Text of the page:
Generation of Recombinant Adenoviral Plasmids by Homologous Recombination in E. coli. High competence of bacterial cells is desired to achieve efficient recombination. Typically, 0.5 to 1.0 μg of a shuttle vector plasmid (about one-fifth of a miniprep) was linearized with PmeI, purified by phenol/chloroform extraction and ethanol precipitation, and mixed with 0.1 mg of supercoiled pAdEasy-1 or pAdEasy-2 in a total volume of 6.0 μl. Twenty μl of electrocompetent E. coli BJ5183 cells were added and electroporation was performed in 2.0 mm cuvettes at 2,500 V, 200 Ohms, and 25 μFD in a Bio-Rad Gene Pulser electroporator. The cells were immediately placed in 500 μl of L-Broth (Life Technologies, Inc.) and grown at 37° C. for 20 min. 125 μl of the cell suspension was then inoculated onto each of four 10 cm Petri dishes containing L-agar plus 50 μg/ml kanamycin. After 16-20 hr. growth at 37° C., 10-25 colonies per dish were generally obtained. The smaller colonies (which usually represented the recombinants) were picked and grown in 2 ml L-Broth containing 50 μg/ml kanamycin. Clones were first screened by analyzing their supercoiled sizes on agarose gels, comparing them to pAdEasy-1 or pAdEasy-2 controls. Those clones which had inserts were further tested by restriction endonuclease digestions, generally PacI, SpeI, and BamHI. (Recombinations sometimes occurred between the plasmid Ori sequences shared between the shuttle and pAdEasy vectors; such recombinants were as useful as those generated by homologous recombination of the "left arm" sequences, but resulted in slightly different restriction patterns; see map in FIG. 1). Once confirmed, supercoiled plasmid DNA was transformed into DH10B cells for large scale amplification by electroporation. In such cases, 1.0 μl of plasmid DNA (100 ng) in 15 μl water was mixed with 5.0 μl electrocompetent DH10B cells in a total volume of 20.0 μl and electroporation was performed as described above.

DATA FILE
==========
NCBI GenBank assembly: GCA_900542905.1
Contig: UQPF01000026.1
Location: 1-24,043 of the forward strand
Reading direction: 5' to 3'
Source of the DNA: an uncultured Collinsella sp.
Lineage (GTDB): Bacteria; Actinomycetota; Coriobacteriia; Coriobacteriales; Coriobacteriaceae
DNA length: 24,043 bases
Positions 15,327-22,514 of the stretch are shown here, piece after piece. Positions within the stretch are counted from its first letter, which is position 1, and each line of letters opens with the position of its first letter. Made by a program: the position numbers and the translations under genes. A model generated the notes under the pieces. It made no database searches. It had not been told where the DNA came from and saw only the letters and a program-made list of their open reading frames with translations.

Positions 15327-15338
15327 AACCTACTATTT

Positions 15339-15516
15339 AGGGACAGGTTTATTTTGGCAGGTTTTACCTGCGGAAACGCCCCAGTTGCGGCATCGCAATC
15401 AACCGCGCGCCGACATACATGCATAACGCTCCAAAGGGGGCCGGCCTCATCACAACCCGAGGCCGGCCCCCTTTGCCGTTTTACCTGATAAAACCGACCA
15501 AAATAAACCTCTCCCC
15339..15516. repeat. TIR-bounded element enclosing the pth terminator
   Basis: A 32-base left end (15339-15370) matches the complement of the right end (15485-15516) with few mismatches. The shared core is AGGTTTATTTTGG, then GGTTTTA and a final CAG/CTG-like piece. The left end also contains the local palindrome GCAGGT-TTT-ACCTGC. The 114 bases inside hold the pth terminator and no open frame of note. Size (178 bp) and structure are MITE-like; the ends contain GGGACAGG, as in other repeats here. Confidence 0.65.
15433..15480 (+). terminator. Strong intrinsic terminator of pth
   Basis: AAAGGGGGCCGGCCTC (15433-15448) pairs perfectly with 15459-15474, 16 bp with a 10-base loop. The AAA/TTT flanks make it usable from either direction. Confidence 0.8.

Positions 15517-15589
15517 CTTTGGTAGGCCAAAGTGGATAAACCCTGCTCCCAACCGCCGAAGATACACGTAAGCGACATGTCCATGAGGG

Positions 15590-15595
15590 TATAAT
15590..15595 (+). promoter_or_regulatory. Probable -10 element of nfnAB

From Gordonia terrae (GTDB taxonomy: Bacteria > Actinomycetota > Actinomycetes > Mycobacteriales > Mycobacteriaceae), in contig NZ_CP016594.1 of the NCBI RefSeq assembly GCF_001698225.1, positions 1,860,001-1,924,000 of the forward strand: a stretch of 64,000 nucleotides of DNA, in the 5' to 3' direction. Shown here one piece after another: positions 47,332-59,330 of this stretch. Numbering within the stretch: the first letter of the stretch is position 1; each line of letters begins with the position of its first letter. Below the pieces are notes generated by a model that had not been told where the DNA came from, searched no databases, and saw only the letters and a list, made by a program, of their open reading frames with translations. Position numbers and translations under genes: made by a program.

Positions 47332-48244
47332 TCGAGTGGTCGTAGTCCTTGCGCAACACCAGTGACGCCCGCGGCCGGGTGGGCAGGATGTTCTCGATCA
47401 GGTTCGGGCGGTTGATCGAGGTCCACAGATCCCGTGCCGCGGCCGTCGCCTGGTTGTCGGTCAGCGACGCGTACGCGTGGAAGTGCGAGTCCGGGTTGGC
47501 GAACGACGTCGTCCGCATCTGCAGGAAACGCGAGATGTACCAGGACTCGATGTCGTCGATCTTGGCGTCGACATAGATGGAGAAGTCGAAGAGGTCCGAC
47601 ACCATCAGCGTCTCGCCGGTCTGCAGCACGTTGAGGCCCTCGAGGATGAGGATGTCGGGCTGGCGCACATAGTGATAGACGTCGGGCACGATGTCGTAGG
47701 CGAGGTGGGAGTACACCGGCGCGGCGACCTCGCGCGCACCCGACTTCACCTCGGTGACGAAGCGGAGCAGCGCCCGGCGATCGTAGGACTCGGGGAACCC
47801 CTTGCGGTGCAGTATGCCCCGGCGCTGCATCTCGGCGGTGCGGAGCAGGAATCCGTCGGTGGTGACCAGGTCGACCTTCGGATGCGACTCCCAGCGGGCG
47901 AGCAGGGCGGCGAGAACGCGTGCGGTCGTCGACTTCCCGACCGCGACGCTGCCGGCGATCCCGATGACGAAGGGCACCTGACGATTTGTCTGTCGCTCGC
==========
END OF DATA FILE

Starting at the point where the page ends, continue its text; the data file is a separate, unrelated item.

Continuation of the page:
Production of Adenoviruses in Mammalian Cells. Approximately 1.5×106 cells (911, 293, or 911E4) were plated in 25 cm2 flasks 24 hours prior to transfection, by which time they reached 50-70% confluency. Cells were washed once with 3 ml OptiMEM (Life Technologies), then 2.5 ml of OptiMEM was added to each flask and the flasks returned to the CO2 incubator for 15-30 minutes prior to transfection. Four μg of recombinant adenoviral vector DNA, digested with PacI and ethanol-precipitated, wasere used for transfection of each 25 cm2 flask. A transfection mix was prepared by adding 4 μg of linearized plasmid DNA and 20 μl LipofectAmine (Life Technologies) to 500 μl of OptiMEM (Life Technologies) according to the manufacturer's instructions. After incubation at room temperature for 15 to 30 minutes, the transfection mix was added to the cells. After 4 to 6 hours at 37°, the media containing the transfection mix was removed, and 6 ml of Growth Medium added. For transfections of 911E4 cells, doxycyclin was removed from the Growth Media ˜24 hours after transfection. Transfected cells were monitored for GFP expression and collected 7 to 10 days after transfection by scraping cells off flasks and pelleting them along with any floating cells in the culture. All but 3 ml of the supernatant was removed. Following three cycles of freezing in a methanol/dry ice bath and rapid thawing at 37°, one ml of viral lysate was used to infect 3-5×106 cells in a 25 cm2 flask. The efficiency of such infections could be conveniently followed with GFP. Three to four days later, viruses were harvested as described above. At this point, viral titers were often high enough to use for gene transfer experiments in cultured cells. To generate higher titer viral stocks, packaging cells were infected at an MOI (multiplicity of infection) of 0.1 to 1 and grown for 3 to 4 days, at which time viruses were harvested as described above. This process was repeated one to three times, with a final round employing a total of 5×108 packaging cells in fifteen 75 cm2 flasks and an MOI of 1-5. After 3-5 days, 50% lysis was observed, and the resultant viruses were purified by CsCl banding; final yields were generally 1011 to 1012 pfu. Restriction endonuclease digestions confirmed the expected structures of the viruses produced in this way. Procedures for CsCl banding and viral plaquing are described in ref 20.